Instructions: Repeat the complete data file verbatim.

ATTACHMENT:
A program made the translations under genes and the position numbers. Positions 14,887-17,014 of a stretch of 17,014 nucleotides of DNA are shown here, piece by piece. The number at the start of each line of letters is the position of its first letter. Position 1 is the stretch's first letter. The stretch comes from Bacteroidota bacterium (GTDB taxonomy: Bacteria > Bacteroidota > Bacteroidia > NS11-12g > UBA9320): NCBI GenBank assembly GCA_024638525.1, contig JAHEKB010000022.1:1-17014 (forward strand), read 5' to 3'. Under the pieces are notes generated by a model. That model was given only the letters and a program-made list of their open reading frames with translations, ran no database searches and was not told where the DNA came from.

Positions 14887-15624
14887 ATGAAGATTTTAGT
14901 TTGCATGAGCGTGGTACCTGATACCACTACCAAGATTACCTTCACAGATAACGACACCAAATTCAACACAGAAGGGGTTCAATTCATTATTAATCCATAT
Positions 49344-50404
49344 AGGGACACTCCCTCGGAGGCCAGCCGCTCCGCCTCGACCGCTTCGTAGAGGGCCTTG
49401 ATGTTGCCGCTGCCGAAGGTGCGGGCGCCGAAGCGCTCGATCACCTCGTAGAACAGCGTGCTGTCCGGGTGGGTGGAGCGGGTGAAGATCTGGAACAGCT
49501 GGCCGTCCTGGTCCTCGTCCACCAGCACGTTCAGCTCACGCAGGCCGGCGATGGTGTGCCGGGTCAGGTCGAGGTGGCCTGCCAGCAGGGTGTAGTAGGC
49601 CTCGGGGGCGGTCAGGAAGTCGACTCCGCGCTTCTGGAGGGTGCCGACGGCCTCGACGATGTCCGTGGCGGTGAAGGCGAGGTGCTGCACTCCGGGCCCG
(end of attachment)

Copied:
A program made the translations under genes and the position numbers. Positions 14,887-17,014 of a stretch of 17,014 nucleotides of DNA are shown here, piece by piece. The number at the start of each line of letters is the position of its first letter. Position 1 is the stretch's first letter. The stretch comes from Bacteroidota bacterium (GTDB taxonomy: Bacteria > Bacteroidota > Bacteroidia > NS11-12g > UBA9320): NCBI GenBank assembly GCA_024638525.1, contig JAHEKB010000022.1:1-17014 (forward strand), read 5' to 3'. Under the pieces are notes generated by a model. That model was given only the letters and a program-made list of their open reading frames with translations, ran no database searches and was not told where the DNA came from.

Positions 14887-15624
14887 ATGAAGATTTTAGT
14901 TTGCATGAGCGTGGTACCTGATACCACTACCAAGATTACCTTCACAGATAACGACACCAAATTCAACACAGAAGGGGTTCAATTCATTATTAATCCATAT
Positions 49344-50404
49344 AGGGACACTCCCTCGGAGGCCAGCCGCTCCGCCTCGACCGCTTCGTAGAGGGCCTTG
49401 ATGTTGCCGCTGCCGAAGGTGCGGGCGCCGAAGCGCTCGATCACCTCGTAGAACAGCGTGCTGTCCGGGTGGGTGGAGCGGGTGAAGATCTGGAACAGCT
49501 GGCCGTCCTGGTCCTCGTCCACCAGCACGTTCAGCTCACGCAGGCCGGCGATGGTGTGCCGGGTCAGGTCGAGGTGGCCTGCCAGCAGGGTGTAGTAGGC
49601 CTCGGGGGCGGTCAGGAAGTCGACTCCGCGCTTCTGGAGGGTGCCGACGGCCTCGACGATGTCCGTGGCGGTGAAGGCGAGGTGCTGCACTCCGGGCCCG